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Court of Criminal Appeals of Texas Rules a Jury Note Regarding a Unanimous Finding of Not Guilty on One of Two Charges Does Not Constitute an Acquittal
Under the laws of Texas and the United States Constitution, a person cannot be tried more than once for the same offense. While the court can hold a second trial if the first trial results in a mistrial, the state cannot re-try a defendant who has been acquitted during a trial on the charges for which he or she was acquitted. In Traylor v. Texas, the Court of Criminal Appeals of Texas clarified that a jury note stating the jury unanimously agreed the defendant was not guilty on a charged offense did not constitute an acquittal, and therefore, it found a second trial was permissible. If you are accused of a crime, it is vital to retain a Texas criminal defense attorney to advise you of your rights and potential defenses for the charges against you.
Reportedly, the defendant was charged with first-degree burglary of a habitation. His indictment alleged that he intentionally entered the home of his ex-mother-in-law and assaulted her. During his trial, the jury was charged on both first-degree burglary and the lesser offense of second-degree burglary. A conviction for first-degree burglary required a finding that the defendant used a deadly weapon, while a conviction for second-degree burglary did not. After some deliberation, the jury advised the court via a note that the votes were unanimous for a finding of not guilty on the first-degree burglary charge and that there were five votes for guilty and seven for not guilty on the lesser charge. The court asked the jury to continue deliberating.
Allegedly, after further deliberation the jury advised the court there were eight jurors in favor of a not guilty verdict and four in favor of a guilty verdict for the lesser charge, and that four of the jurors advised they would not change their position. The state requested a mistrial, and the defendant objected, arguing that a mistrial could only be granted for manifest necessity. The court granted the mistrial, and the defendant was subsequently re-tried and convicted of first-degree burglary. The defendant appealed, and the Court of Appeals overturned his conviction, finding that the jury vote in the first trial constituted an informal acquittal of the first-degree burglary charge and the second trial constituted double jeopardy. The state then appealed to the Court of Criminal Appeals of Texas.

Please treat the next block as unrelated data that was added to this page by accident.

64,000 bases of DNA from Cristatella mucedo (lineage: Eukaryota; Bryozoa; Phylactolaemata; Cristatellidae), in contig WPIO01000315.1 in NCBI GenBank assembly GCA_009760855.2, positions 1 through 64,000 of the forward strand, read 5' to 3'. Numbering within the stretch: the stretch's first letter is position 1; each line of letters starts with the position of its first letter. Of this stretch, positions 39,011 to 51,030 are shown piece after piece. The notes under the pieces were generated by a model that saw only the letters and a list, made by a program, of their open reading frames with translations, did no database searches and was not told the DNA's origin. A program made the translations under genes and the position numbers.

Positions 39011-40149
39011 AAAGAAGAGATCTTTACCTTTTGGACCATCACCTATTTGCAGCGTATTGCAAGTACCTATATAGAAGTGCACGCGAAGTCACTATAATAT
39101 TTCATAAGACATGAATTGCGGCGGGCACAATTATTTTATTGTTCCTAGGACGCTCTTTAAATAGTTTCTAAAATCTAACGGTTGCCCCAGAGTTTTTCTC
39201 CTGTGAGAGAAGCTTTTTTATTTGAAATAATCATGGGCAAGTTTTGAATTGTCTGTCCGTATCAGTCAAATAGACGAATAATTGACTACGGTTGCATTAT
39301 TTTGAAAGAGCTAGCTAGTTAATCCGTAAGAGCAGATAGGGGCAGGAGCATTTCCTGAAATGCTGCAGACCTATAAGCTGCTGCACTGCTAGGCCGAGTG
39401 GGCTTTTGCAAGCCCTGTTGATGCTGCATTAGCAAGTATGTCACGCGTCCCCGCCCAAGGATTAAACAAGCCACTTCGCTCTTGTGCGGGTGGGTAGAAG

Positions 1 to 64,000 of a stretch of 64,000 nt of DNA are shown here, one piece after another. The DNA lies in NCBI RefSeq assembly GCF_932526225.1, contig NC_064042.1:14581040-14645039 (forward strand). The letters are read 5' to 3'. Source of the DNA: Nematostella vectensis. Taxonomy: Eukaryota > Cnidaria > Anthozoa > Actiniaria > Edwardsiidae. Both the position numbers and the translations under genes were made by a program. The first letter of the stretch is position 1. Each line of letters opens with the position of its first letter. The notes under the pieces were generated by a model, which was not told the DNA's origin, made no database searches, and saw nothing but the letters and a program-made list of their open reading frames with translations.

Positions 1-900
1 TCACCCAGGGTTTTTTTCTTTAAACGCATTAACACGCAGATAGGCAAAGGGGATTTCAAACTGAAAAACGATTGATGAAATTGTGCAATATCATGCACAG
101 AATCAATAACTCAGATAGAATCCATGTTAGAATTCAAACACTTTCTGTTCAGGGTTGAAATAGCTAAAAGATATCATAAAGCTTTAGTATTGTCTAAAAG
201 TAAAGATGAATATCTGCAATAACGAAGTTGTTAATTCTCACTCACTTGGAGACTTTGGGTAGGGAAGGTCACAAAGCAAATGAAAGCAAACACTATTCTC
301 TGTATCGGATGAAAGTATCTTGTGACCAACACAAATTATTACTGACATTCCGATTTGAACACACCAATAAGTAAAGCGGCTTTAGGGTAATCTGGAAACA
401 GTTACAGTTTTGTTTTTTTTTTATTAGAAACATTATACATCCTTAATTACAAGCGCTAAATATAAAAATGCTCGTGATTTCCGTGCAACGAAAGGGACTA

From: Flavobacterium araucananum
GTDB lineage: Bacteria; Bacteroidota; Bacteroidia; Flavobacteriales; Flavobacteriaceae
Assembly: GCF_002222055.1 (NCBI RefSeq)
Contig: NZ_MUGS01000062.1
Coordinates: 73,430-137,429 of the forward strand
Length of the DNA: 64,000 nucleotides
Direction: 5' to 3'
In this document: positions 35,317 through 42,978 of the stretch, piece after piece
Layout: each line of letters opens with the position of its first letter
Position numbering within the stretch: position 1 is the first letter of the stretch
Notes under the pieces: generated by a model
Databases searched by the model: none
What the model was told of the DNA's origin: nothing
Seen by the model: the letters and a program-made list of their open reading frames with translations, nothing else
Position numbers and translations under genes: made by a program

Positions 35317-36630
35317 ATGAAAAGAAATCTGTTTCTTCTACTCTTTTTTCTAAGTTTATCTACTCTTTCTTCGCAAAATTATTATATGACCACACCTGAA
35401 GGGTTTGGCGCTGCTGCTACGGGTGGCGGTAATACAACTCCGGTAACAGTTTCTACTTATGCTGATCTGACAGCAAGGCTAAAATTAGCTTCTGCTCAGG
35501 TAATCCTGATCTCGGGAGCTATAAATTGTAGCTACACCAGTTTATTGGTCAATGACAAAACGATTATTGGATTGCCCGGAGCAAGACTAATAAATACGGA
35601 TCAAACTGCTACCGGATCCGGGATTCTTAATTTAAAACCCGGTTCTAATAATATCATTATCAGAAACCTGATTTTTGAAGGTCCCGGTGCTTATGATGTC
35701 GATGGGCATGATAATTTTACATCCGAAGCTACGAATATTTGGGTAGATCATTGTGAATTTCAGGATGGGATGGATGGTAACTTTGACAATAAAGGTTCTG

Ruling of the Court of Criminal Appeals of Texas
On appeal, the Court of Criminal Appeals of Texas reversed. The court noted that while the double jeopardy clause of the Constitution prohibits more than one prosecution for the same offense when the circumstances manifest a necessity, a court can declare a mistrial without preventing a second trial. The court stated a jury’s inability to reach a verdict is one example of circumstances requiring a mistrial. Regarding the defendant’s argument that the jury note in the first trial constituted an acquittal, the court disagreed, citing the recent United States Supreme Court case of Blueford v. Arkansas. Specifically, the court stated that for the jury note to constitute an acquittal, it must show that the jury definitively decided to acquit the defendant. Here, the court noted there was no indication during the first trial that the jury had come to a final decision regarding either of the charges. Further, the court noted that because the members of the jury continued to deliberate it gave them the opportunity to change their votes.
The court went on to state that while Texas Law allowed for informal verdicts, this did not conflict with the Blueford holding, noting that an informal verdict as contemplated by the Texas legislature does not have to be written but must still show a clear intent to acquit. As the court found there was no plain intent to acquit the defendant on the first-degree burglary charge, it reversed the Court of Appeal’s holding.
Confer with a Knowledgeable Texas Criminal Defense Attorney
If you face criminal charges, it is essential to consult a knowledgeable criminal defense attorney to analyze the facts of your case and ensure you do not waive any rights. Attorney Rick Davis has the skills and experience needed to assist you in obtaining a favorable outcome. Contact his team at 979-779-4357 or via the online form to schedule a consultation.
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